2) In WordPress 2.2 widgets are now standard. Widgets are a form of plug-in that are easy to install and use, they tend to require no understanding of any web programming to use. If you are using version 2.2 of WordPress you can access the widget panel under the presentation tab of your admin dash. If you are using an older version you need to install the widget plug-in. The theme you are using must also be compatible for widgets to work.

3) You can organize posts and articles on your homepage/index page using category groups instead of just listing them in reverse chronological order like a standard blog. My homepage is organized this way. Using this method you can organize your WordPress like like a news site or magazine. Investigate yourself using Max.limpag.com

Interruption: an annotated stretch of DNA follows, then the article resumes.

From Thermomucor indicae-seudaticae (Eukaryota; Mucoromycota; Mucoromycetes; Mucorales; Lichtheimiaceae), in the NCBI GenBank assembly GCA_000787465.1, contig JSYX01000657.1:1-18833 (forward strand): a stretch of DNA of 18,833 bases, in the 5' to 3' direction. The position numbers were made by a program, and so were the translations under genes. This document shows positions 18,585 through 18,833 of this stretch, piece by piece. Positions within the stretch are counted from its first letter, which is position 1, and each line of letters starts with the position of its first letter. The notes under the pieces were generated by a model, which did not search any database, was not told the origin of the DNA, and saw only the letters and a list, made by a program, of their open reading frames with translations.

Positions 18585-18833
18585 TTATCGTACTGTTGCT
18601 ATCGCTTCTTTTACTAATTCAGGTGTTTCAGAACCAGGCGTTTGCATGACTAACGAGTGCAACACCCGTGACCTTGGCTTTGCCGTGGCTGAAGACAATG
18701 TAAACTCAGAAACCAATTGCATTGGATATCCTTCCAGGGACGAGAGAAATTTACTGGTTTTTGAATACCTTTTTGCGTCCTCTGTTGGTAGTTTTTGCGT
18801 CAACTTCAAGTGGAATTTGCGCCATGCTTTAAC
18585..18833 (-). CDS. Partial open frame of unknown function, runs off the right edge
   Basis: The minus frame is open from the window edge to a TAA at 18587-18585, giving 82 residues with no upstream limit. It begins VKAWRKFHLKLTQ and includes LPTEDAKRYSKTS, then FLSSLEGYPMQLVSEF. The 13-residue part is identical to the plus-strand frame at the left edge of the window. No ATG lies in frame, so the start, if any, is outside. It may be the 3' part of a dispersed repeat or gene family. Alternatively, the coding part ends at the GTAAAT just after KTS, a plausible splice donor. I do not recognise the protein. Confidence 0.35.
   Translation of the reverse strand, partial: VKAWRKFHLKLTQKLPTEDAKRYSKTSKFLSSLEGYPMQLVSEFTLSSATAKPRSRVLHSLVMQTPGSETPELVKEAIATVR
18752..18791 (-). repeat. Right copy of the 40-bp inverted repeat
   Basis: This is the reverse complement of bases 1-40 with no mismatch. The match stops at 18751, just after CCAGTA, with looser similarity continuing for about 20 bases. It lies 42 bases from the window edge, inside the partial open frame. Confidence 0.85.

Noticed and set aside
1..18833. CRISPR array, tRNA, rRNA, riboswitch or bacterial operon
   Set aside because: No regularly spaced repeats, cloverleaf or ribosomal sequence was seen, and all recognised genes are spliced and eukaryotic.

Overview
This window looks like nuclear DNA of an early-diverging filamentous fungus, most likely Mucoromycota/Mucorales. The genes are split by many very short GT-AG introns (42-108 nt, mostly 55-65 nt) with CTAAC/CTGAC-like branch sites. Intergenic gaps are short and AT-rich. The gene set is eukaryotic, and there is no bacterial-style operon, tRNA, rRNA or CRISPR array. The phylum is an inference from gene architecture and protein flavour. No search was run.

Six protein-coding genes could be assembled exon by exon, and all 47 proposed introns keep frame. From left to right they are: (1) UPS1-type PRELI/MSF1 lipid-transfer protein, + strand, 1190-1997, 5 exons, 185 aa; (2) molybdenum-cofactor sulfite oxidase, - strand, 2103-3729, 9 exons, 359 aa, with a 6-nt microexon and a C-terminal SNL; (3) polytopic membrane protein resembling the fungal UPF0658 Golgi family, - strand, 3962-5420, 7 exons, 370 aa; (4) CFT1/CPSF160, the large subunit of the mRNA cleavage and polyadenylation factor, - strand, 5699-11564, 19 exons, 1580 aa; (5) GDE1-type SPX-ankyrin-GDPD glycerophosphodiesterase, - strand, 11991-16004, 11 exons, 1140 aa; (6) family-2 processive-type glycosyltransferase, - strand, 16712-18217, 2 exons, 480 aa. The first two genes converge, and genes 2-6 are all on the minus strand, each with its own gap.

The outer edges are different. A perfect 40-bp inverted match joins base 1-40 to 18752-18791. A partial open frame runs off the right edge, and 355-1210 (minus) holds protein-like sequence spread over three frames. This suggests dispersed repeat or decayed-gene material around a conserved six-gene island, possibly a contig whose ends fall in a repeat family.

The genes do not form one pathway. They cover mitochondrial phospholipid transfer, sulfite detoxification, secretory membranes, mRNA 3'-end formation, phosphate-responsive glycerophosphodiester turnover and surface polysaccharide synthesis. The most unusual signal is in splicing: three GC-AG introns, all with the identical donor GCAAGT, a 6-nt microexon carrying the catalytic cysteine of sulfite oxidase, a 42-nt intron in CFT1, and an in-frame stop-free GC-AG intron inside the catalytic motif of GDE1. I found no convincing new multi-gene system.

4) You can insert plug-in and php code into Wordpress 2.2’s widgetized sidebar using this plug-in code : Exe PHP. This is particularly useful for adding old plug-ins that don’t have widget alternatives. Install the widget above, then use it to execute the php code that runs the plug-in that you want to use… simple right?

5) You can have Feed Burner manage your rss feeds instead of using the standard WordPress feeds. You only need to install this plug-in: Feed Smith. For more top wordpress plugins check out shankrila or blogigs for some Adsense Optimized WordPress Themes.

www.pingable.org